The New Jersey Supreme Court in the case of Totaro, Duffy, Cannova & Company, LLC vs. Lane, Middleton & Company, LLC gave some insight for a Court to award damages for violations of a non-solicit agreement.

The facts of the case are as follows:  In 1997, Merritt Lane and David Middleton formed an accounting firm known as Lane, Middleton & Company, LLC.  In connection with his employment, Lane signed a restrictive covenant barring him from soliciting clients of the Company for a period of four years should he depart from the Company.  In 2001, Lane started his own accounting practice.  Lane sent solicitation packages to clients for whom he had previously performed services, including clients of Lane, Middleton & Company.  Numerous clients left to join Lane in his new accounting practice. 

During trial, several clients testified that they had a relationship with Lane and they were dissatisfied with the Company, and they would not have remained clients of the Company following Mr. Lane’s departure regardless of any solicitation.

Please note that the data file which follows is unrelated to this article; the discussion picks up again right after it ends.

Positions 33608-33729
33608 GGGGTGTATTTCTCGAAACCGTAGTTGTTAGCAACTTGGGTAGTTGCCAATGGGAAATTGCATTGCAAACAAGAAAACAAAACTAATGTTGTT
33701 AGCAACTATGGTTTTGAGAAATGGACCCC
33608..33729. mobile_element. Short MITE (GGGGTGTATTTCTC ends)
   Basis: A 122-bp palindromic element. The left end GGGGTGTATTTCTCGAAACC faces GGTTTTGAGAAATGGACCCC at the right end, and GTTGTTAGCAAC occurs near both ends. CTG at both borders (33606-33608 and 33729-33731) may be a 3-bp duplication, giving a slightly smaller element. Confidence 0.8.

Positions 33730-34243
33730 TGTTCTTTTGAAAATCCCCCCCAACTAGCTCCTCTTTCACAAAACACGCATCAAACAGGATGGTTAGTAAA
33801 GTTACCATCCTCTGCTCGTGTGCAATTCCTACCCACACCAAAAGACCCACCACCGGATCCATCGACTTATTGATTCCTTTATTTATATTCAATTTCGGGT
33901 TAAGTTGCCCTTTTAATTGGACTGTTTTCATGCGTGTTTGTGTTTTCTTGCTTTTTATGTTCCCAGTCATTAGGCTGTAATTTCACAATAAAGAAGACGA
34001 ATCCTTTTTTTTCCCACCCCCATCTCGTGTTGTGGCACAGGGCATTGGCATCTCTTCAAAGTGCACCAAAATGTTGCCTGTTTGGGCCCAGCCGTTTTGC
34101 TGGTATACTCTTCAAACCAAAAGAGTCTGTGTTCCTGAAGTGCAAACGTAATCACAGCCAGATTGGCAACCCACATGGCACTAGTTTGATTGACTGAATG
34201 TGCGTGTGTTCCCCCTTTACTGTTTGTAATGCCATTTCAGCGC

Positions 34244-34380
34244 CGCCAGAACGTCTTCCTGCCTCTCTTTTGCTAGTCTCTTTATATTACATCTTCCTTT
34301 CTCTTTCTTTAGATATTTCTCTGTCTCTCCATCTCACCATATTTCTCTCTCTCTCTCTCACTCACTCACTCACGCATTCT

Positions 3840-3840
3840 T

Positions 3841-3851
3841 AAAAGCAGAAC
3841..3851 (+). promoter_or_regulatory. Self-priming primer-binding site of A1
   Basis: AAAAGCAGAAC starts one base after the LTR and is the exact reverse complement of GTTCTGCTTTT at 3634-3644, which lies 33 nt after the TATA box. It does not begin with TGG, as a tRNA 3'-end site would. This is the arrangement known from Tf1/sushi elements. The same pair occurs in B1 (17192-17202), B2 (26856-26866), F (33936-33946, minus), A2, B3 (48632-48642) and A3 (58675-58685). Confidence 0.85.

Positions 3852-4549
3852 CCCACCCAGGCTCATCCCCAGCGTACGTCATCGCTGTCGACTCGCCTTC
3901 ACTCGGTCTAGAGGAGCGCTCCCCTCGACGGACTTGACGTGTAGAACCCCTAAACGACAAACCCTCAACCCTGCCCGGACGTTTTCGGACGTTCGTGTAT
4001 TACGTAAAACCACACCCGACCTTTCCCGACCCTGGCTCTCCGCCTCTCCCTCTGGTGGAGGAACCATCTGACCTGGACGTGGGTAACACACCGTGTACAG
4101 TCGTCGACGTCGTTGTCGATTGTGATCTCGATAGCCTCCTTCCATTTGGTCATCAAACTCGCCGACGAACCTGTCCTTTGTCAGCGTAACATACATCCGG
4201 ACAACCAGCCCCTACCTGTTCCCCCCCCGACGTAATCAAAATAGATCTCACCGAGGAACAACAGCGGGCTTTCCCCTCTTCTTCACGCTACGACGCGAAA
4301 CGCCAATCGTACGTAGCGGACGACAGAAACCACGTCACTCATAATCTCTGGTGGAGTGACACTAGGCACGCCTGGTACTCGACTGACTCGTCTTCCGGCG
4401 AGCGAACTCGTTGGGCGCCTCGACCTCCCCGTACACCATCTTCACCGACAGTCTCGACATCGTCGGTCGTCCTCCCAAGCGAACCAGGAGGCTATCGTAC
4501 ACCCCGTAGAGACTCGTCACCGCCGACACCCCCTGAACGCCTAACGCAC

The Trial Court found that Lane breached the non-solicitation agreement and calculated losses to the Plaintiff for loss of business following the first year after the departure of Lane.  The Trial Court then multiplied the first year’s losses by three to account for the remaining three years on the four-year restrictive covenant.  The majority of the Appellate Division affirmed the Trial Court’s Decision.

The New Jersey Supreme Court considered the appeal and reversed the judgment on the amount awarded.  The Supreme Court agreed that the Plaintiff’s loss of compliance work for the first year following Lane’s breach was a reasonable consequence of his action.  According to the Court, his breach of the agreement precipitated the clients’ departure. 

However, the Supreme Court disagreed with the Trial Court’s quantification attributable to the breach and reasoned that the damages must also reflect that Lane’s clients would have eventually left the Plaintiff.  The New Jersey Supreme Court found that the evidence did not support the Trial Court’s Decision to triple the damages to account for the three remaining years left on the restrictive covenant.

Conclusion.

If there is a breach of a non-solicitation covenant for a term in excess of one year, the Court will scrutinize the potential damages and may limit damages to a reasonable time period immediately following the employee’s departure.